Page 28 of Tribulation Pass

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“No,” she said with a gasp, covering her mouth with her hand and her eyes going wide with surprise. “Surely, you jest.”

“Ahh, that smart mouth has been haunting me over the last couple of weeks.”

She couldn’t help but grin. “My dad always said if something is worth doing, it’s worth doing right.”

She had such fun with him. The little time they’d spent together had never been dull. It had been filled with conversation and playfulness. They’d listened and learned about each other. He wasinteresting. How many people could she say that about from her life in New York? They’d all been drones, kowtowing to Derek’s every whim. None of them had an original thought, and most of their wives had been chosen for their fortunes or their looks instead of their brains.

“I want to start on the back porch,” he said. “That porch swing is perfect, and the light is hitting just right.”

“And you’re just going to…paint?” she asked.

“No painting today,” he said. “I’ll do a series of sketches at first to see what clicks for me. And then I’ll do a more detailed drawing. Once I have that I’ll start painting.”

“You know I have to go to work at some point. I can’t just dedicate my life to sitting for you.”

He smiled and pushed the sliding doors into the walls so the area was open from inside to outside. The weather was perfect and cool, just a hint of fall in the air.

“Pity,” he said. “I guess I’ll just have to come over every day when you get home from work. I’ll bring dinner, and then you can kill two birds with one stone.”

“You’re going to make me dinner?” she asked.

“Absolutely not,” he said. “I unfortunately inherited my mother’s cooking talents. But Aunt Simone owns a catering business along with The Lampstand. All I’ve got to do is stick it in the oven.”

She was feeling self-conscious. She was wearing gray lounge pants and a matching button-down top in the same color. Her hair wasn’t fixed and she wasn’t wearing any makeup. There was nothing about her that was worth all this time and trouble.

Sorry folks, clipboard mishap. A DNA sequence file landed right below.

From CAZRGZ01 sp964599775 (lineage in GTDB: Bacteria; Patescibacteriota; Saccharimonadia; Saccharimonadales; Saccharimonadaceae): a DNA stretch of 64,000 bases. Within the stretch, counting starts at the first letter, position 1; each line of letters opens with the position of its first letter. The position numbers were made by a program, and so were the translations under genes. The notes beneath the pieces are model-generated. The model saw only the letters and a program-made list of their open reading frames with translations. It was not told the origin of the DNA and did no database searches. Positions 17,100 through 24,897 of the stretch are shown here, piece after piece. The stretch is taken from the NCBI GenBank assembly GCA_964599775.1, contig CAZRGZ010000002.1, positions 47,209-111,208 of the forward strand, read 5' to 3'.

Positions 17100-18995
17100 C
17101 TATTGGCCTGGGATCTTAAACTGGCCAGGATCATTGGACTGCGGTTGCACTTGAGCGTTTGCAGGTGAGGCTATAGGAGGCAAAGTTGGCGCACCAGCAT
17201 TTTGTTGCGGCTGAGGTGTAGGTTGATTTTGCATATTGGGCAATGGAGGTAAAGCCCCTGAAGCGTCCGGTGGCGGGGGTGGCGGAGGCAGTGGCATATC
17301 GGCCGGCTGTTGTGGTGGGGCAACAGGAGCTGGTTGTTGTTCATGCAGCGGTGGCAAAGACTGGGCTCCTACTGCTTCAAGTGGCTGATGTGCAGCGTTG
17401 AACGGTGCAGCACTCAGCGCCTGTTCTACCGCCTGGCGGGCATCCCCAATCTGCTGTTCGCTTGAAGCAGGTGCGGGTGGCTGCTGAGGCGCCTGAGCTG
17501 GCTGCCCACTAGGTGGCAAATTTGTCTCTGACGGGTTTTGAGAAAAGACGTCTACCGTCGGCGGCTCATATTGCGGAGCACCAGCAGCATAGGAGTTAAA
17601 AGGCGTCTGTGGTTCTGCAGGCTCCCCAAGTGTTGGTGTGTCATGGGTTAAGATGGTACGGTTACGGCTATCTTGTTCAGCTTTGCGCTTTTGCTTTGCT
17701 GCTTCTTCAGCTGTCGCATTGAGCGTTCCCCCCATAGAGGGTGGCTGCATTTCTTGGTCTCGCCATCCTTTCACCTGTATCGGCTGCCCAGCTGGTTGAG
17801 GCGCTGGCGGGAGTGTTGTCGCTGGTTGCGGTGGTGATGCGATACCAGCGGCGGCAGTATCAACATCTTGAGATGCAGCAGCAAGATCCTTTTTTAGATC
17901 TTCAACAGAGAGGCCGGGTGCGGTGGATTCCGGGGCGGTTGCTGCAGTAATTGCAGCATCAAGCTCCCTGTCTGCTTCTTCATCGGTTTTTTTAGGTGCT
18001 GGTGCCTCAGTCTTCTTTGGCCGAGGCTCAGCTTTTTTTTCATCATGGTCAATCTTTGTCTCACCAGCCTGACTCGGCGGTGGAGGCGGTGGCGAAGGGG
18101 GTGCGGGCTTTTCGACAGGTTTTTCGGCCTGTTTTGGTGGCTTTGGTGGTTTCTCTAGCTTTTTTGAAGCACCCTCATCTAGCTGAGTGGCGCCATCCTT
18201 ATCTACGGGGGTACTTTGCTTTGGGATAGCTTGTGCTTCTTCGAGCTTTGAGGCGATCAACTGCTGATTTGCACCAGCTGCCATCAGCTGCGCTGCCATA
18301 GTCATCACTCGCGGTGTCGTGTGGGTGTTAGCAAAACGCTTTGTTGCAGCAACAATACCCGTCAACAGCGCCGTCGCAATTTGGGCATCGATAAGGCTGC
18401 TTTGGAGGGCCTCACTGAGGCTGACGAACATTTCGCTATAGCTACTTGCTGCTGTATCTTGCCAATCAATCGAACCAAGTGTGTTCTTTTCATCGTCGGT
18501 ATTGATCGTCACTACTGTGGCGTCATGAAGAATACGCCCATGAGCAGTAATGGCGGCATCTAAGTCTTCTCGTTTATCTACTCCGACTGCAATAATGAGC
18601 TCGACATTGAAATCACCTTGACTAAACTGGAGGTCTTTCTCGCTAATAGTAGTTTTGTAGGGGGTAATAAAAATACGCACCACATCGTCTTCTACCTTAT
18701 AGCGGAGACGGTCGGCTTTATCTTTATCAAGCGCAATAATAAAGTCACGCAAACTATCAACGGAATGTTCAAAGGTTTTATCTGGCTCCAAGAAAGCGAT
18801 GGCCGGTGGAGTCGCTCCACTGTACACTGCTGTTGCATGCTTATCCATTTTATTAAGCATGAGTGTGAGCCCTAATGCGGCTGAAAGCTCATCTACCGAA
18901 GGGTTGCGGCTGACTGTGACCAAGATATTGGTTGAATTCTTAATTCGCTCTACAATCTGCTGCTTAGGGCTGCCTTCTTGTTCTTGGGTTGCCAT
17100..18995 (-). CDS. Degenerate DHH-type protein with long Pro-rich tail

“The air is a little cool, so you might want to grab a blanket,” he said, handing her the cerulean afghan that was lying across the back of the couch. “And maybe a book to use as a prop.”

It was fascinating to watch the transition as he changed from a regular person to an artist. His eyes sharpened, and there was an intense focus behind them, telling her he already saw everything clearly in his head.

“But my clothes,” she said.

“No, they’re perfect. Nice and casual and relaxed. That’s the real you. Just be comfortable.”

He told her where and how to sit on the porch swing, and he brought her a couple of pillows to make her more comfortable. He was fast and efficient setting out his supplies, and she was curious to know what he was using. He had a black box filled with various kinds of pencils and charcoal.

He moved the lounge chair across from her to the angle he wanted, and then he looked at Winston and said, “Go find something to do. When we’re finished you can have an extra piece of meat for dinner.”

Winston licked his lips and then went inside to lie on the rug.

“That dog understands way too much,” she said.

“Shhh,” Duncan said. “He doesn’t know he’s a dog.”

He’d been drawing her from memory the past weeks, so the angles of her face and the curves of her body were familiar.

He worked quickly, doing loose sketches until she became more comfortable. She didn’t consider herself worthy enough to be captured like this. It was easy to see that she didn’t recognize her beauty. If anything, she only recognized her flaws.

In her mind, her looks were what they were. She had a sharp wit and quick mind, and that more than made up for anything she lacked in her appearance. But it was that uncharted knowledge, the humbleness that was so appealing. There was a naïvety about her. And a woundedness that made him think of a sparrow who’d injured a wing and was tucked in on itself, trying to protect itself from any other injury.

“Tell me about your dad,” he said. “You’ve mentioned him several times. You were close?”

“Very,” she said her face transforming into a genuine smile, and then it turned a little sad. “He was tall. Like me. I’ve always been told I favored him, and I’m glad. It’s nice to look in the mirror and see his eyes.”

“It’s one of the first things I noticed about you,” he said. “You have those beautiful dark eyes. They’re a touch heavy lidded and your lashes are full and dark. A contrast to your hair. Bedroom eyes.”

He glanced up in time to see her blush and look off into the distance. She’d not gotten enough compliments in her life, and he made a vow to change that.

“The dark eyes and hair as light as yours is an unusual combination. A contradiction even.”

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